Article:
Victor Frank Stiebel (1907- 1976)
was a South African-born British couturier.
Born in Durban he arrived in Britain in 1924 to study architecture at Jesus College, Cambridge. Having designed for theatre wardrobe at university, he worked as a dress designer for the House of Reville for three years beginning in 1929 until he opened his own fashion house in Brunton Street in 1932. Terry Reville was a court designer and his fashion house was one of the foremost in London before the First World War. Here Stiebel learned the art of fashion design, this being the method by which the trade was learned prior to fashion design courses being established at the art schools. He enlisted for the Second World War in 1940, closing his house, but he was allowed to continue designing while involved with the services, his designs being manufactured as part of the war effort using the government stock fabrics which were all that was available at the time. Called "Utility Fashion", each designer produced a coat, dress, suit and shirt or blouse. He returned to designing in 1946, working for Jacqmar, and becoming Chairman of the Incorporated Society of London Fashion Dersigners. He reopened his own house in 1958, having great initial success, but being forced to close after only 5 years in 1963 on health grounds, having become confined to a wheel chair as a result of multiple sclerosis. Hardy Amies was kind enough to take all 120 of Stiebel's employees.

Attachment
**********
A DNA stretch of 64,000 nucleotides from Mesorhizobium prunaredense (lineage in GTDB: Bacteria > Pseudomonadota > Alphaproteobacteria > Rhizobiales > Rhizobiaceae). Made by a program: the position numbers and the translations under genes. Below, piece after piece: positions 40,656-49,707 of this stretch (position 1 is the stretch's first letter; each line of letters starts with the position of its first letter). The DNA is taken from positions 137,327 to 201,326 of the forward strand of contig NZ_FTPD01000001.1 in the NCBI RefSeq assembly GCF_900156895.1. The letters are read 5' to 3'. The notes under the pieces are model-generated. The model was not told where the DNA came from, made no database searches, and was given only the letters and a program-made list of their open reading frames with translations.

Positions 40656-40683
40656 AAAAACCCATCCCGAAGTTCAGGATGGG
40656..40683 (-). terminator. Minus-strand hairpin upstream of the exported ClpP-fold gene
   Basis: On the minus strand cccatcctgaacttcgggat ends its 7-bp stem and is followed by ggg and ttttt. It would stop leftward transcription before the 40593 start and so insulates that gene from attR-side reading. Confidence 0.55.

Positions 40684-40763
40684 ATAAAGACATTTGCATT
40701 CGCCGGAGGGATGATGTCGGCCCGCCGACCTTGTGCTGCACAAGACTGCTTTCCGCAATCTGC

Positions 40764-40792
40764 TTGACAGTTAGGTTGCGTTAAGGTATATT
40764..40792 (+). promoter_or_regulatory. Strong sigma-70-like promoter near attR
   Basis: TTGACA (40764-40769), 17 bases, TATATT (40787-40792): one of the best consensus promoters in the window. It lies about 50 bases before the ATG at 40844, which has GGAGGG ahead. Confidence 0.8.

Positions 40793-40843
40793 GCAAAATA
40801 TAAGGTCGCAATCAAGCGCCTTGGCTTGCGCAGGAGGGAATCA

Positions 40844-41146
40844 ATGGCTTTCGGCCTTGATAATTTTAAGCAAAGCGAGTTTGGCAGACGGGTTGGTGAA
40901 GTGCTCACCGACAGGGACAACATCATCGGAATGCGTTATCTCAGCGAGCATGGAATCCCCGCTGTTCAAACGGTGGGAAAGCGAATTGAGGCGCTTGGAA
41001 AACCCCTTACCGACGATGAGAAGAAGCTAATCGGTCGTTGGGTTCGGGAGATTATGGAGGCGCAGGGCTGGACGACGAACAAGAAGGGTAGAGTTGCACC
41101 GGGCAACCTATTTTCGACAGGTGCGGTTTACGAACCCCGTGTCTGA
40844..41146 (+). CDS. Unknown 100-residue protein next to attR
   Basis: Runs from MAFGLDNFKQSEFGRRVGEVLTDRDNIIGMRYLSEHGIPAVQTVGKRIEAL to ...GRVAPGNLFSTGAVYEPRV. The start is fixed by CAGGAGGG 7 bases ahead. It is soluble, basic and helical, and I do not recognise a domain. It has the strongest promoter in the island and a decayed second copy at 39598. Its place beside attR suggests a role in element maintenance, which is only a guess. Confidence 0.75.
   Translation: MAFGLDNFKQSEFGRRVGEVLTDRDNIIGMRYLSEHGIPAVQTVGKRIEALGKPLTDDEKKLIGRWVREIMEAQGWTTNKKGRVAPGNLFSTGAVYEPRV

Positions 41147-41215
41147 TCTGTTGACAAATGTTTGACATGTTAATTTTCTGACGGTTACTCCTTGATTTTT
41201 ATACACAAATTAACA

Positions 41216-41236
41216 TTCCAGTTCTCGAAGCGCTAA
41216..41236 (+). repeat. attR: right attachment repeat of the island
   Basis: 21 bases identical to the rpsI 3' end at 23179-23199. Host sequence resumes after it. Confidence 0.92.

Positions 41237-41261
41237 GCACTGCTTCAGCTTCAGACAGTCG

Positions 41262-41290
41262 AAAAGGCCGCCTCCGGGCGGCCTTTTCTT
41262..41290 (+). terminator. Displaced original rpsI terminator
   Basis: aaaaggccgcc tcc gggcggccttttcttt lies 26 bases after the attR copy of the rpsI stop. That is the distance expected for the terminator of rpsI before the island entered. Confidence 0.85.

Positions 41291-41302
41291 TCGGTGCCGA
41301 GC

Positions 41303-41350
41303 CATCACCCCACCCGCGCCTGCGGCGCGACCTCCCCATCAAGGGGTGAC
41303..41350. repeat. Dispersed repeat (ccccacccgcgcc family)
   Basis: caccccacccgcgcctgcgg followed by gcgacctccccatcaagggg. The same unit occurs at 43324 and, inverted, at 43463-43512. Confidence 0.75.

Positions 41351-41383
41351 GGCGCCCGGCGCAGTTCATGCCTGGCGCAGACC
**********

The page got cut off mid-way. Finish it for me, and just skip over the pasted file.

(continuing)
Stiebel was commissioned to design new uniforms for the WRENS (1951) and the WRAF (1954) whilst also creating the going-away outfit for Princess Margeret on her marriage to Lord Snowdon in 1960. He was for many years the companion of composer Richard Addinsell
In 1968, Stiebel published an account of his youth in South Africa but it did not include his career in fashion. Instead, he writes about his experiences as a child described as 'artistic' by his mother, something that was not appreciated by the rest of his family. He was regarded as odd for preferring the dramatic society to playing rugby at school. He describes the landscape, the flowers and the sea but is not oblivious to the realities of life in a racially divided land.